The U.S. Embassy in Ankara announced the full return of visa services in Turkey via its social media account Thursday, ending the so-called visa crisis between the two countries.
Based on several assurances given by Ankara, "the Department of State is confident that the security posture has improved sufficiently to allow the full resumption of visa services in Turkey," the U.S. embassy statement said.
According to the embassy, Ankara assured the U.S. embassy that there were no additional local employees under investigation, that the local staff will not be detained or arrested for performing their official duties and that Turkish authorities will inform the U.S. government in advance if any local staff face detention.
The Turkish Embassy in Washington D.C., in turn, also announced lifting of restrictions on visa services, adding that it welcomed the U.S.' decision. The embassy stressed, however, that the Turkish government has given no assurances to Washington, refuting the U.S. embassy's earlier claim.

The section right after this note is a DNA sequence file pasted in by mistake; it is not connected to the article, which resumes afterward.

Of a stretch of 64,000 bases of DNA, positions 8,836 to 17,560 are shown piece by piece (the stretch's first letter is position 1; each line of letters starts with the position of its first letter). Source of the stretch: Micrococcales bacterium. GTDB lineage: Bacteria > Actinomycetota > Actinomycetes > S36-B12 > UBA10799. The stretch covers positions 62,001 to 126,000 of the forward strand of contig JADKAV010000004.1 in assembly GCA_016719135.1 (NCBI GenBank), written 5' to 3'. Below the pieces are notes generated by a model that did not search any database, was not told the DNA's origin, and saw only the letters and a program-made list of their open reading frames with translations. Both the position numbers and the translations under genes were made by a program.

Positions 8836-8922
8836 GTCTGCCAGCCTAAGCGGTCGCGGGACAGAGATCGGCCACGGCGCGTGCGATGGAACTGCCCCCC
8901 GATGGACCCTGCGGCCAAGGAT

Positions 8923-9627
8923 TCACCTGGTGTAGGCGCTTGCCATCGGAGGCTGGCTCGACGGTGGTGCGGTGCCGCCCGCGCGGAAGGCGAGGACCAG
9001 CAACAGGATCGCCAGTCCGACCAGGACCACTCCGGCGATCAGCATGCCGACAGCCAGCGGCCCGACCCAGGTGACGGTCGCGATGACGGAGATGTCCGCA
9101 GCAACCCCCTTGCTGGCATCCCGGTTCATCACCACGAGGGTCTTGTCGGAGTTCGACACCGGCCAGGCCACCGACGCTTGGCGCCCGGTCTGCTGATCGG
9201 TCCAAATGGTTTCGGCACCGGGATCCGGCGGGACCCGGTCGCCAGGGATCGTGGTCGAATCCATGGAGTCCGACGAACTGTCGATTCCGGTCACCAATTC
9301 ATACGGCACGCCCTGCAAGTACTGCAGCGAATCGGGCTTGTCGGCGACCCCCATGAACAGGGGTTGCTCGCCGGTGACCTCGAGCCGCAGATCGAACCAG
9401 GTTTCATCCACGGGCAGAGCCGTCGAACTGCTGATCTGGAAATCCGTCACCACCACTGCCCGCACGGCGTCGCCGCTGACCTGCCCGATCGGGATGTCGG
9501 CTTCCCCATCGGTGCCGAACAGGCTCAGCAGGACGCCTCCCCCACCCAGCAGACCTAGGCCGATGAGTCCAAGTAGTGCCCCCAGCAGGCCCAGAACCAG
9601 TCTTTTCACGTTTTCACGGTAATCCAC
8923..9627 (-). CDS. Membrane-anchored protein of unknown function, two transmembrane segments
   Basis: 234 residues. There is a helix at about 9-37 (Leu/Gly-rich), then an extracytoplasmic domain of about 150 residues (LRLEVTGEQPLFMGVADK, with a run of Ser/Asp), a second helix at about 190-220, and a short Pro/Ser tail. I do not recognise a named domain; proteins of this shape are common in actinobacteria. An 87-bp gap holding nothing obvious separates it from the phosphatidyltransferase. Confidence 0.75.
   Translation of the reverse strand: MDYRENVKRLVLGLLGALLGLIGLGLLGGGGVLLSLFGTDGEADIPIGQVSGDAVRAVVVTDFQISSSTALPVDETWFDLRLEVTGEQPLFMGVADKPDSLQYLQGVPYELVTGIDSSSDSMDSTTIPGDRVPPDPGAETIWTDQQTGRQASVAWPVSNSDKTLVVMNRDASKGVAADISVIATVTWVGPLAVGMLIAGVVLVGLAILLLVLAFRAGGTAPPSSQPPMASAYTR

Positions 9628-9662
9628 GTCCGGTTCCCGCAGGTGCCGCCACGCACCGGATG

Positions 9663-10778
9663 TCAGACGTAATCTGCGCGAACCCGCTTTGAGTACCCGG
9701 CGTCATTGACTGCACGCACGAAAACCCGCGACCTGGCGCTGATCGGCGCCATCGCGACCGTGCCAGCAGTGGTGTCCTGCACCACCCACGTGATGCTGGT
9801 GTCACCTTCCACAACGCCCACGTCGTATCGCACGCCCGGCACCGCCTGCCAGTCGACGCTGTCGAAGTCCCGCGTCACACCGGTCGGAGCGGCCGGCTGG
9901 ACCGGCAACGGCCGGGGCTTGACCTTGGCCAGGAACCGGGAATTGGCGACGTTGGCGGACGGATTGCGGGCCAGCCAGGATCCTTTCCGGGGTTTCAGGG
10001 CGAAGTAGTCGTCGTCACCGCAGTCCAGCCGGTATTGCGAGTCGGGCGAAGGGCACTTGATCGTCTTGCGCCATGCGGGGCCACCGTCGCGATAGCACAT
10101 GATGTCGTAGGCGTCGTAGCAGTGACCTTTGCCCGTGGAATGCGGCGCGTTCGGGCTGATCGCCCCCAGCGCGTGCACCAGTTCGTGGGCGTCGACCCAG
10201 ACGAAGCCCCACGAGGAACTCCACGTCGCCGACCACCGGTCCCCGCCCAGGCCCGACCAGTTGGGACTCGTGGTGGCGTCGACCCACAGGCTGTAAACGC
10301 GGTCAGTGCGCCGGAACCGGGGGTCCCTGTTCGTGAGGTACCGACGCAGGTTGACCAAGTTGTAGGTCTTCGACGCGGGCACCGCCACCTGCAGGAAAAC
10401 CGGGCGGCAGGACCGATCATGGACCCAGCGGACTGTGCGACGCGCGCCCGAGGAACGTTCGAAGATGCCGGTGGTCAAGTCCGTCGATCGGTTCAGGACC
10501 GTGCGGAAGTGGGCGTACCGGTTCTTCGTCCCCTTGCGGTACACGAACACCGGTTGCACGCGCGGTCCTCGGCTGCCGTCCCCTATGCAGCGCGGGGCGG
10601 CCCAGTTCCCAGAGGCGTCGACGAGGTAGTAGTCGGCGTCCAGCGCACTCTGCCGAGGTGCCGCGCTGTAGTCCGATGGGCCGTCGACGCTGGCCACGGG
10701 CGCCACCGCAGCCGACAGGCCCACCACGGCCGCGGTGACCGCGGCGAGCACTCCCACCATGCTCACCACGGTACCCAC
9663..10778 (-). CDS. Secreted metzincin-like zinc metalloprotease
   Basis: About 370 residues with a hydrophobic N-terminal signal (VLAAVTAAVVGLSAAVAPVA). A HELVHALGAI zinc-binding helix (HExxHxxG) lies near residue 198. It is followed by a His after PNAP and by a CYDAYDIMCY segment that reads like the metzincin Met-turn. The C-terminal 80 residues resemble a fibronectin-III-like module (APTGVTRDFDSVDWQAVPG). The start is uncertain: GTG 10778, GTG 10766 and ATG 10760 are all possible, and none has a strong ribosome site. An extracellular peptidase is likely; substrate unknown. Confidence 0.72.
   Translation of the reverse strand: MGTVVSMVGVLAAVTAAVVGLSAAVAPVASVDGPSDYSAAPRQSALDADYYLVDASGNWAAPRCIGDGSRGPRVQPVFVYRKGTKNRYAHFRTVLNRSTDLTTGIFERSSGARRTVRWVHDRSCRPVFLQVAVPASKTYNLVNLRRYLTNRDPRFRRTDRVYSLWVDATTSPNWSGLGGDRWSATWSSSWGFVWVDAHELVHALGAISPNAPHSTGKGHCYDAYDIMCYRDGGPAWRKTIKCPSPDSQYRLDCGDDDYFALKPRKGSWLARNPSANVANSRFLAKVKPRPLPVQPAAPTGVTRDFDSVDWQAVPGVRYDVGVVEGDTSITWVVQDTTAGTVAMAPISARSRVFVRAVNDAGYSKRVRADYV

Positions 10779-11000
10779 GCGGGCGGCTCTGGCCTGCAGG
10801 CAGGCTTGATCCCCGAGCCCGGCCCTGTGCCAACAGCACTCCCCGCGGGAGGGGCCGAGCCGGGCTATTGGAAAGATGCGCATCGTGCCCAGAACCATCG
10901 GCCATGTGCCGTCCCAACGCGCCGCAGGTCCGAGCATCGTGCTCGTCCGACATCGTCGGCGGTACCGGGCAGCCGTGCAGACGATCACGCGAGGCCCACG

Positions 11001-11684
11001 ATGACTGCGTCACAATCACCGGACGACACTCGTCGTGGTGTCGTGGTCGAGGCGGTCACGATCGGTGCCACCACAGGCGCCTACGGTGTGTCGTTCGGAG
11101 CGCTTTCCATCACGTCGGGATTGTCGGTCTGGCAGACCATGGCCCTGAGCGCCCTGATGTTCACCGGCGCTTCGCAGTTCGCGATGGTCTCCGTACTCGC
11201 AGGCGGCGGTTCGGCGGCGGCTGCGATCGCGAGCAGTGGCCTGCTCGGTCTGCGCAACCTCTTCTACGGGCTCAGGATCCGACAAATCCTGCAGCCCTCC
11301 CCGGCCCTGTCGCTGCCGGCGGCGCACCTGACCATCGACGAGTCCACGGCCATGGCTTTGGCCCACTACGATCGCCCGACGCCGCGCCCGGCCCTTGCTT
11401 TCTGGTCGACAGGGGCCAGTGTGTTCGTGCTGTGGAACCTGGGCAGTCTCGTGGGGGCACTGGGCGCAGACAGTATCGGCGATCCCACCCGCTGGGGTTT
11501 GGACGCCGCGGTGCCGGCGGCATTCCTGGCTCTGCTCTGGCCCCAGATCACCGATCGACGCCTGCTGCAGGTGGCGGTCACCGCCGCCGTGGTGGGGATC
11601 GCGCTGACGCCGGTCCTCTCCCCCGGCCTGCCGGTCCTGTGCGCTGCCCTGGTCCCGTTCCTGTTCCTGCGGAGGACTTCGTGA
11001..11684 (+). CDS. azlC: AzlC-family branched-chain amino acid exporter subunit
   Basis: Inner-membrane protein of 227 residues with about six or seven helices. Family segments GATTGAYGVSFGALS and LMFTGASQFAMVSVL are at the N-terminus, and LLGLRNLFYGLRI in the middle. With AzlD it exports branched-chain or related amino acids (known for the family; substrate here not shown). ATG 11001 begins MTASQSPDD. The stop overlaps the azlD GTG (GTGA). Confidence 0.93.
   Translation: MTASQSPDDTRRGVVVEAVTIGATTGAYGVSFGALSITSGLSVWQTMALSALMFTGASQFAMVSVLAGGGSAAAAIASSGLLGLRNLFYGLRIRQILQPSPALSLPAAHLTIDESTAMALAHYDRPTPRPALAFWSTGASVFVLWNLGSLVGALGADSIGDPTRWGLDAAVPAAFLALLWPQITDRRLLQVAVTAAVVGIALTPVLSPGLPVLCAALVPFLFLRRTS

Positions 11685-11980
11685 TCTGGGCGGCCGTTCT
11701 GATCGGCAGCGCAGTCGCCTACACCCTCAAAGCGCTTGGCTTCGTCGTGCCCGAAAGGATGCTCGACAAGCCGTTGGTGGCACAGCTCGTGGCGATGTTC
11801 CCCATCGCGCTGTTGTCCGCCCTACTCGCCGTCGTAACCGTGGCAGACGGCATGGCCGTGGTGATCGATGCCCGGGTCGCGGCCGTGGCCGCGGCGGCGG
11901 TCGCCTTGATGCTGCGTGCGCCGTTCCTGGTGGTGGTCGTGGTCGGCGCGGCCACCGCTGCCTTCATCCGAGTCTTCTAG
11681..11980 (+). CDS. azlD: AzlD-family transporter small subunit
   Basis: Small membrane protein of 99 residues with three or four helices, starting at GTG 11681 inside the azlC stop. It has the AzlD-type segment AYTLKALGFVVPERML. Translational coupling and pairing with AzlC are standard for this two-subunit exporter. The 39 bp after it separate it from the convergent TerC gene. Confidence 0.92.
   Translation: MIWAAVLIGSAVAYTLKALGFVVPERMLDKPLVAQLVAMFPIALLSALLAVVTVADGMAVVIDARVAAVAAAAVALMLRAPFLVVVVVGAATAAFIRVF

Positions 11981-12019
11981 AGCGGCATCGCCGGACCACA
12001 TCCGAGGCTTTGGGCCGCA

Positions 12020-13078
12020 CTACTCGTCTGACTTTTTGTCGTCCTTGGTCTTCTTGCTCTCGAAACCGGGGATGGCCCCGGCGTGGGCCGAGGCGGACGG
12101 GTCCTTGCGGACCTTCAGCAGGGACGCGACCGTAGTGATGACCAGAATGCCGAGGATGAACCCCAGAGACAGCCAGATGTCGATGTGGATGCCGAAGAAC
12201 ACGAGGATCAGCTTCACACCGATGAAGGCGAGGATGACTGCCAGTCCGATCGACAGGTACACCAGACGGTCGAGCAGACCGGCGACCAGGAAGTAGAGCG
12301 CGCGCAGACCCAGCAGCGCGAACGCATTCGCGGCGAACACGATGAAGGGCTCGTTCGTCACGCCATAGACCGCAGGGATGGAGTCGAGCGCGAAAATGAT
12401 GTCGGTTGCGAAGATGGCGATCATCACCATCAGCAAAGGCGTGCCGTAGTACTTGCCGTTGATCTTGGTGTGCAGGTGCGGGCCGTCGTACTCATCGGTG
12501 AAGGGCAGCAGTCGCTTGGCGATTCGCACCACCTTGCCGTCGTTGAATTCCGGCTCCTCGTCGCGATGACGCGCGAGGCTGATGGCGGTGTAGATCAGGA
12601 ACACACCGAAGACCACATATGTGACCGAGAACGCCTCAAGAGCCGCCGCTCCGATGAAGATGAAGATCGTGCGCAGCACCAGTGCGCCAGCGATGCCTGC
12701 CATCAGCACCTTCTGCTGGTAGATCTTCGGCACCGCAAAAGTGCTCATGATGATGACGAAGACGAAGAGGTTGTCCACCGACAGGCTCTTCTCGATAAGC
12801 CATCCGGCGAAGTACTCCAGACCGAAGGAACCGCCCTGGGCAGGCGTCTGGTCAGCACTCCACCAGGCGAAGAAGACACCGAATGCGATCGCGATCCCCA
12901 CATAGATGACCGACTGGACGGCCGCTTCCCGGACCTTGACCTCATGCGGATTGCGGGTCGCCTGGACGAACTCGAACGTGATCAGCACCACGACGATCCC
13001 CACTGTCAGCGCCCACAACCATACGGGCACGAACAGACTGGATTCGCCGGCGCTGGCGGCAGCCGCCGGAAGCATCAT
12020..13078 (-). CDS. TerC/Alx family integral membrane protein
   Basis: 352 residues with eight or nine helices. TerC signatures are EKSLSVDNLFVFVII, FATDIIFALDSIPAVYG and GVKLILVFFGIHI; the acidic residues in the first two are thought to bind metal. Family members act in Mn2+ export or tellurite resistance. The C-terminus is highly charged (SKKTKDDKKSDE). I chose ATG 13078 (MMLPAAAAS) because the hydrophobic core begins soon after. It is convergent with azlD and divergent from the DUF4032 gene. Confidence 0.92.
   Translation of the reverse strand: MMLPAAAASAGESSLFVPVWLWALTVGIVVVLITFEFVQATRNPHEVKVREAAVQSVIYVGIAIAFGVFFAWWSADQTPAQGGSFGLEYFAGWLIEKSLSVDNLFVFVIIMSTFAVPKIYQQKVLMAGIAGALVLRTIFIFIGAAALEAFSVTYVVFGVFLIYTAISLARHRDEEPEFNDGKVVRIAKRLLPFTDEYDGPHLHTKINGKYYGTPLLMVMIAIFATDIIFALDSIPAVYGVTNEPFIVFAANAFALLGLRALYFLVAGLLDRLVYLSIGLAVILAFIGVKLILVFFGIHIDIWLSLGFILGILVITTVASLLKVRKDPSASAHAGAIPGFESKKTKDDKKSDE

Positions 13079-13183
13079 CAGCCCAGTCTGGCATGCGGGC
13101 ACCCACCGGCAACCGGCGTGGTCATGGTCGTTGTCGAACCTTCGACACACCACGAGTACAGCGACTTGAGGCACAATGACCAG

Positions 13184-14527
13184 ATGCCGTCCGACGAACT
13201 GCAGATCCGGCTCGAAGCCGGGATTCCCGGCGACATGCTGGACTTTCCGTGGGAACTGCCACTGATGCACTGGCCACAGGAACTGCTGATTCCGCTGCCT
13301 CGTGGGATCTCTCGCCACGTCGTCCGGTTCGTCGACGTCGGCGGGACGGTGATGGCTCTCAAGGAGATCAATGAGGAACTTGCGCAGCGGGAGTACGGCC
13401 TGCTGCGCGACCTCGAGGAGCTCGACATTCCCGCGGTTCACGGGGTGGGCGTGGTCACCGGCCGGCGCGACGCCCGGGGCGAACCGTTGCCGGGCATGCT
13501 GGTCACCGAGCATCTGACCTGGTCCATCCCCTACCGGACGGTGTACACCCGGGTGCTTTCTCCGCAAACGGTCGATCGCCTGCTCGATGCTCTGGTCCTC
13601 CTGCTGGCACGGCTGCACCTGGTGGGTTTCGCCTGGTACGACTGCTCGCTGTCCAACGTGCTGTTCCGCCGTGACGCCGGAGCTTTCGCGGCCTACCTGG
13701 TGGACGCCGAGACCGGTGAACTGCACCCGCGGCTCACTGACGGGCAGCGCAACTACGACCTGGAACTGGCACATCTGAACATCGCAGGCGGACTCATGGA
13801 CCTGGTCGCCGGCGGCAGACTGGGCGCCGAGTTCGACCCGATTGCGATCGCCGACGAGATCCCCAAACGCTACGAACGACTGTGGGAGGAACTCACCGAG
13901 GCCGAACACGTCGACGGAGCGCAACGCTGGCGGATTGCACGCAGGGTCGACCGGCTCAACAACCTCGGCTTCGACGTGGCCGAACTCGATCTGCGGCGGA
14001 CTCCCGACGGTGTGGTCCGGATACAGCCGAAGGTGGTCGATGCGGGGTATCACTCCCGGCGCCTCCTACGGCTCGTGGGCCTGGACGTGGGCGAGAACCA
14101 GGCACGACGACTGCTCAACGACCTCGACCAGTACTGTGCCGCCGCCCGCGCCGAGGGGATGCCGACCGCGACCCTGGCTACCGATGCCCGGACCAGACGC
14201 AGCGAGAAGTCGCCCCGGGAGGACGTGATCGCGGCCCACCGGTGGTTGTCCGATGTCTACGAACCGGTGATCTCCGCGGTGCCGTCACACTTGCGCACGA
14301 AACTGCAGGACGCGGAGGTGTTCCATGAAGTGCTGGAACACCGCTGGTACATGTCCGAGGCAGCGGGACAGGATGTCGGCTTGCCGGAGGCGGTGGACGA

"We find it wrong to misinform the Turkish and the American public by claiming that the U.S. received assurances from Turkey," the statement said.
It also said Turkey was seriously concerned about legal cases in the U.S. involving Turkish citizens.
Following the announcement the U.S. dollar fell sharply from 3.82 to 3.77 against the Turkish lira.
The move comes despite the embassy's earlier statement saying visa appointments will only be fully available from January 2019.
The two NATO allies mutually suspended visa services at their diplomatic mission in October after U.S. Consulate employee Metin Topuz was arrested after Turkish authorities charged him with links to the Gülenist Terror Group (FETÖ), the group behind last year's defeated coup attempt in Turkey.
Topuz, a longtime U.S. Consulate employee working as a U.S. Drug Enforcement Administration (DEA) officer at the Istanbul Bureau, was arrested after prosecutors discovered alleged close contact with dozens of former police chiefs and officers jailed for links to FETÖ.
Topuz has been linked to a number of FETÖ suspects, including police commissioners and former prosecutor Zekeriya Öz, a fugitive accused of attempting to overthrow the government through the use of force, according to a judicial source who asked not to be named due to restrictions on speaking to the media.
FETÖ is blamed for the July 15, 2016, coup attempt that killed 249 people across Turkey.
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